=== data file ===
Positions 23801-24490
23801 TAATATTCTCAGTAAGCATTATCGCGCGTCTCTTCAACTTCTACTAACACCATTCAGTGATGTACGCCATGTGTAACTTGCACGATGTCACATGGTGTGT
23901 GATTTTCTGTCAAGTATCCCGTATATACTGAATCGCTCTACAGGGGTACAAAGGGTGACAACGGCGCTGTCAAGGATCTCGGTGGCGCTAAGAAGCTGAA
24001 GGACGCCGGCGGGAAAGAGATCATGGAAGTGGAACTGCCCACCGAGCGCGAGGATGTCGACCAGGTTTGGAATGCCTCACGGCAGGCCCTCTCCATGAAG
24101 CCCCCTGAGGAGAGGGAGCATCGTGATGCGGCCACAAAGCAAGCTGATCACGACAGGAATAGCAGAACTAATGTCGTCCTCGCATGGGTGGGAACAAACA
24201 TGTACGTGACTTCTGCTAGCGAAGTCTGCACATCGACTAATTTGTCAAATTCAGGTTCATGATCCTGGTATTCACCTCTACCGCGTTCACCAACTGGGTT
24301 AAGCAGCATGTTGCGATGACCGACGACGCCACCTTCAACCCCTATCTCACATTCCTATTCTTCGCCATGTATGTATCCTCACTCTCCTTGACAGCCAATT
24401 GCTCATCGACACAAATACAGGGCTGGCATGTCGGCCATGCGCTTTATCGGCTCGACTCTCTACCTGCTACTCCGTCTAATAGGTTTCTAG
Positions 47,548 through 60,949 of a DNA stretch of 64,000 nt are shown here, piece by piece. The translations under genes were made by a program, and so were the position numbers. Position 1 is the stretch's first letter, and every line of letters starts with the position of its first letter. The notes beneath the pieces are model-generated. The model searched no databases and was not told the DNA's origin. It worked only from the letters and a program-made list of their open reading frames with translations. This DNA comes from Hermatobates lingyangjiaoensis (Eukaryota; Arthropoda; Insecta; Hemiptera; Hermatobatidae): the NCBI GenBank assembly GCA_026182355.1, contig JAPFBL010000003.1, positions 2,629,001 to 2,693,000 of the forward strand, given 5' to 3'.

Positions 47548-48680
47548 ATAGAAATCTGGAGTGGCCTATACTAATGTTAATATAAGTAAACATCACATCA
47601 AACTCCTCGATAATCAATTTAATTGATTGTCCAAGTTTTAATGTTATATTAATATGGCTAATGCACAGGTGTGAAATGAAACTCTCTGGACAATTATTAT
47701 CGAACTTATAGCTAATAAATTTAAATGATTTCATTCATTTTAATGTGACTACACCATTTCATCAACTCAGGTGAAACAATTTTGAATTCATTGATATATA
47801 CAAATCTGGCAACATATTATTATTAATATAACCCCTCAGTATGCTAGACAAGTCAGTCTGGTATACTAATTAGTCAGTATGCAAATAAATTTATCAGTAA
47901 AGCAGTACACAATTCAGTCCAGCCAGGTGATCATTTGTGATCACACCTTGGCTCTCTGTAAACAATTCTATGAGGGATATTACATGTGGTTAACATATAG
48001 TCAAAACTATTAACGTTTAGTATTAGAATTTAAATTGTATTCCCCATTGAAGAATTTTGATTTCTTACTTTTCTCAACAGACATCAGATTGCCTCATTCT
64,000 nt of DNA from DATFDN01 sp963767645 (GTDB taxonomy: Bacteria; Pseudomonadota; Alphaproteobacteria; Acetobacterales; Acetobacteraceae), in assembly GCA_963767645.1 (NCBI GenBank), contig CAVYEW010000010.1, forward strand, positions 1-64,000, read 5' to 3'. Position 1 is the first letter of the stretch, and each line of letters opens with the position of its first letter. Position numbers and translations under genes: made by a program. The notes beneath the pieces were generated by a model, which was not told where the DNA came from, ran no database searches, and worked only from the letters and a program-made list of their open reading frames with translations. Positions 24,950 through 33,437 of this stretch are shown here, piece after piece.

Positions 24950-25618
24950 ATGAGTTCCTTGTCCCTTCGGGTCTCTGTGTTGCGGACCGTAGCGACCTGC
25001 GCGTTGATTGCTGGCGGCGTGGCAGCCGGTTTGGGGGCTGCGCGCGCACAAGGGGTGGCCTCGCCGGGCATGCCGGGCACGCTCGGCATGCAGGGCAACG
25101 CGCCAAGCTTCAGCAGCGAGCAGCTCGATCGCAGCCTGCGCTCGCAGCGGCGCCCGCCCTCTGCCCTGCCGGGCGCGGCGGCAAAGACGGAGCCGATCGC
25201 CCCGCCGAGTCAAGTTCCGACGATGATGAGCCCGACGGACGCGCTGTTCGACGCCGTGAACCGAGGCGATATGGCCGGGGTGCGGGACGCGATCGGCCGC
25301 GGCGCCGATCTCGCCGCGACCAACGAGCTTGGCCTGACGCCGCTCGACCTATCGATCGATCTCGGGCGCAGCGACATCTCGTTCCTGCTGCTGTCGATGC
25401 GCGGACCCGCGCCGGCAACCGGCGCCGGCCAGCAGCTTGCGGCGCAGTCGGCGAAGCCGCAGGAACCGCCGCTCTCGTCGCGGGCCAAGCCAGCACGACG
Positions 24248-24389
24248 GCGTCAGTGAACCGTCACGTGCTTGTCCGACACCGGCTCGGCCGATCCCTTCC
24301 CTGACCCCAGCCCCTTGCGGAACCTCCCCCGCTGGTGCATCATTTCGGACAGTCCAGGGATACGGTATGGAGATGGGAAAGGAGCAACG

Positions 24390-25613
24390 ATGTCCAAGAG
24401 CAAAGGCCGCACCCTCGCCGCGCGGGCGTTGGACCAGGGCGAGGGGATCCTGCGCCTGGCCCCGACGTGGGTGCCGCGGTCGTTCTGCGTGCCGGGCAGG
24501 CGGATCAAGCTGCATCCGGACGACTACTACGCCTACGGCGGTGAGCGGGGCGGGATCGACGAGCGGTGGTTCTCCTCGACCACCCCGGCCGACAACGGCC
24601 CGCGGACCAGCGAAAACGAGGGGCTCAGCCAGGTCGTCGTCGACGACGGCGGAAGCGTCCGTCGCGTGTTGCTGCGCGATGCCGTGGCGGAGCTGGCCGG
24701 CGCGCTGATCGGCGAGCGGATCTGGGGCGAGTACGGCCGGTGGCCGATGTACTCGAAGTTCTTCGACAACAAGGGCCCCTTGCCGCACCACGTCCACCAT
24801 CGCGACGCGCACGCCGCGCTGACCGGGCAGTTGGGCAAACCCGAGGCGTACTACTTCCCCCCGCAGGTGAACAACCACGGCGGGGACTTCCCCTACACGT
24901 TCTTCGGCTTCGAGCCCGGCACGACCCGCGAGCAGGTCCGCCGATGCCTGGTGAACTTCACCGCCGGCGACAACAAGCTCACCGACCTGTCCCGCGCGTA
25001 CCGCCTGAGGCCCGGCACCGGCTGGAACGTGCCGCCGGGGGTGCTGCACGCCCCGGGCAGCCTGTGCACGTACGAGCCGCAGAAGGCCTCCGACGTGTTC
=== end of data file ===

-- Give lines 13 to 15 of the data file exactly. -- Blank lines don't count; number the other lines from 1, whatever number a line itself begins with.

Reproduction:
47701 CGAACTTATAGCTAATAAATTTAAATGATTTCATTCATTTTAATGTGACTACACCATTTCATCAACTCAGGTGAAACAATTTTGAATTCATTGATATATA
47801 CAAATCTGGCAACATATTATTATTAATATAACCCCTCAGTATGCTAGACAAGTCAGTCTGGTATACTAATTAGTCAGTATGCAAATAAATTTATCAGTAA
47901 AGCAGTACACAATTCAGTCCAGCCAGGTGATCATTTGTGATCACACCTTGGCTCTCTGTAAACAATTCTATGAGGGATATTACATGTGGTTAACATATAG